How do you respond to a rejection of your offer of service? What determines the offer has been rejected or you need another attempt at getting it accepted? The service could be delivering the gospel, training a subordinate business associate that presents himself or herself as untrainable, parental training of a child that has proved to be non malleable, or other examples. As these examples indicate, responding to rejection requires first a decision, maybe often a difficult decision, that one’s effort at performing the service has been rejected. The bible provides clear instruction on how to respond, having determined that rejection has occurred. It also provides guidance on what needs to be done before declaring a rejection. However, a decision to declare rejection will likely always be difficult, because accepting rejection is equivalent to accepting failure of an effort. We discuss examples of declaring and accepting rejection by the apostle Paul, Christ’s teaching on responding to rejection, and God’s guidance through Prophet Ezekiel on what one needs to do before declaring a rejection.
This bible study examines Paul’s communication strategy for the gospel. He tailored the message delivery for each audience while keeping the message consistent. The strategy is applicable in several areas of present-day human interaction. We examine several examples from Paul. He delivered a consistent message of the gospel in his ministry but tailored the messaging strategy for his audience. As he explained in his letter to the Corinthians [1 Corinthians 9:19–23], he identified with and blended into the audience as appropriate in order to tailor the messaging to reach as many as he could. He translated and arranged the message to a form that the audience was conditioned to receive while maintaining the content. We illustrate his tailored approach using four examples of his messaging during the First and Second Missionary Journeys.
The responsibilities of a head of household include spiritual commitment and prayer on behalf of the household. We can understand this based on interactions among Paul, Silas, the city jailer, and a lady Lydia; in Philippi during the Second Missionary Journey. Paul and Silas found themselves in jail, where an act of compassion by Paul touched the jailer spiritually and prepared him to receive the gospel. When he asked what he needed to do to be saved, Paul and Silas advised him to make a spiritual commitment to the Lord Jesus on behalf of himself and his household.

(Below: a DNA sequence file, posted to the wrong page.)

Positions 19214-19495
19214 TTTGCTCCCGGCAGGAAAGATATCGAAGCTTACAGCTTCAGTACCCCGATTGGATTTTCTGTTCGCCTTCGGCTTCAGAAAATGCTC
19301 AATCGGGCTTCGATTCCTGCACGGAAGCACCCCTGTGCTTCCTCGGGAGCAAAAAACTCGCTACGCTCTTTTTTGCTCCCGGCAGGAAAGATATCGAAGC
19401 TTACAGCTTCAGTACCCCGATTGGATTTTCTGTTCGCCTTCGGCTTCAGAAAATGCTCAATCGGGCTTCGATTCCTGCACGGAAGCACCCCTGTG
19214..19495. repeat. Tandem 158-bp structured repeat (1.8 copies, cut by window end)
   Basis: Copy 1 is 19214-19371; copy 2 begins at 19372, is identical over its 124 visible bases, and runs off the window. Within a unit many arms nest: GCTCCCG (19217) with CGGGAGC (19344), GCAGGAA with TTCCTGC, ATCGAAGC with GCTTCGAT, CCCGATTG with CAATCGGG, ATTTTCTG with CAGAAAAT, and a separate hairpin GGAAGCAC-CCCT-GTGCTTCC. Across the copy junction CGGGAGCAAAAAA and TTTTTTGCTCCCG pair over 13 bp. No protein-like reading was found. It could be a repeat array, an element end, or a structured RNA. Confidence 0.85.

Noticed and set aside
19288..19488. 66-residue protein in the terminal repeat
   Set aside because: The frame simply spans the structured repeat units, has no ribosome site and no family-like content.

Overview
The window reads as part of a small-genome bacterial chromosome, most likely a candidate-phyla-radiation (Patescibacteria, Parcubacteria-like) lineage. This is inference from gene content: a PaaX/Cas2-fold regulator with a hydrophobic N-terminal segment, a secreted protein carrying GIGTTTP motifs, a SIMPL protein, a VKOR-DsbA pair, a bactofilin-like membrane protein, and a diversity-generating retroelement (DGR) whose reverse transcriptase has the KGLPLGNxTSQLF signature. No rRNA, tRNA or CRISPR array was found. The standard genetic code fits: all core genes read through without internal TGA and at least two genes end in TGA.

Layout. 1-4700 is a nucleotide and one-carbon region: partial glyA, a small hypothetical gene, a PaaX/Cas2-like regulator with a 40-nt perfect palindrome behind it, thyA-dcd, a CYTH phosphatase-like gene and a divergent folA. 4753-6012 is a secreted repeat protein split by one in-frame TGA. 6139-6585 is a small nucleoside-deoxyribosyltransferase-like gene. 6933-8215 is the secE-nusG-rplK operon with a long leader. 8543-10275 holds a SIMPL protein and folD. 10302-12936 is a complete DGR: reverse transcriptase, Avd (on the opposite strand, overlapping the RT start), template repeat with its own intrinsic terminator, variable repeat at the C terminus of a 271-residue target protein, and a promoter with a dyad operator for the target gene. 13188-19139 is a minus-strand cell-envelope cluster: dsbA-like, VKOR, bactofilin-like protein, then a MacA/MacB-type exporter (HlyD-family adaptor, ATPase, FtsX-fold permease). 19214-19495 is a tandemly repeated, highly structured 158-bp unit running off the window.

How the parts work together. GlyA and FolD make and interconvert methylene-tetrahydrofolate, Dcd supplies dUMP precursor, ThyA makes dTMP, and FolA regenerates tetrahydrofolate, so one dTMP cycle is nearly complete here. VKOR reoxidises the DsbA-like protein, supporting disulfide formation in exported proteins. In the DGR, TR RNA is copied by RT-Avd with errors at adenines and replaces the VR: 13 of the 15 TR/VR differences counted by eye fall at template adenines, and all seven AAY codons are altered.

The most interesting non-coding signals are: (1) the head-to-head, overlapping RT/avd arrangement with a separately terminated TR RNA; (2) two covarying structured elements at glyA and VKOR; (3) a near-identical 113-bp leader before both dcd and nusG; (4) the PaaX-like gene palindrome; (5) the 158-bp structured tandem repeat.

The concept of household spiritual commitment by the head goes back to God’s covenant with Abraham, reiterated to Jacob at Bethel, and renewed at Shechem by Joshua and representatives of all Israel. Furthermore, we learn about prayer by head of household, ministering by compassion, and other principles applicable to present-day human interactions and relationships.
The successful alliance of Paul and Barnabas broke up unexpectedly over a disagreement regarding John Mark rejoining the alliance. Paul held on to a position that John Mark could not be relied upon as a team member because he deserted the team in an earlier mission. In contrast, Barnabas was adamant on giving John Mark a second chance. They broke up over the “sharp disagreement” and continued with their mission as two separate teams [Acts 15:39–41].
However, their ministry (then two separate ministries) was not diminished: Paul teamed with Silas, Timothy, and others to spread the gospel through Macedonia and Greece. Barnabas successfully mentored Mark, who went on to write the second gospel. Later events showed they remained in good terms and showed interest in each other’s ministry as evidenced by Paul inviting Mark later to join his ministry. Also, Paul’s later interactions with Oneismus and Philemon indicate increased willingness to grant a “second chance” as he judged appropriate. Over all, we learn from Paul-Barnabas breakup that an alliance for the gospel or other human endeavor could experience problems including breakup but such problems need not result in diminished focus on the bigger picture.
This bible study examines an interaction between Paul and Timothy at the beginning of the Second Missionary Journey. To add Timothy to his team, Paul got him circumcised despite an existing ruling of the church that circumcision is not necessary for salvation and is not required of Gentile (or non-Jew) believers. He got Timothy circumcised to forestall potential challenges about circumcision during the mission and instead focus energy on preaching the gospel. By so doing he illustrates the principle of choosing to avoid certain battles in order to focus on the war. The bible study also illustrates the value of a healthy
parent-child relationship between churches, based on the Antioch church consulting with the parent church in Jerusalem to resolve an issue regarding circumcision of Gentile believers.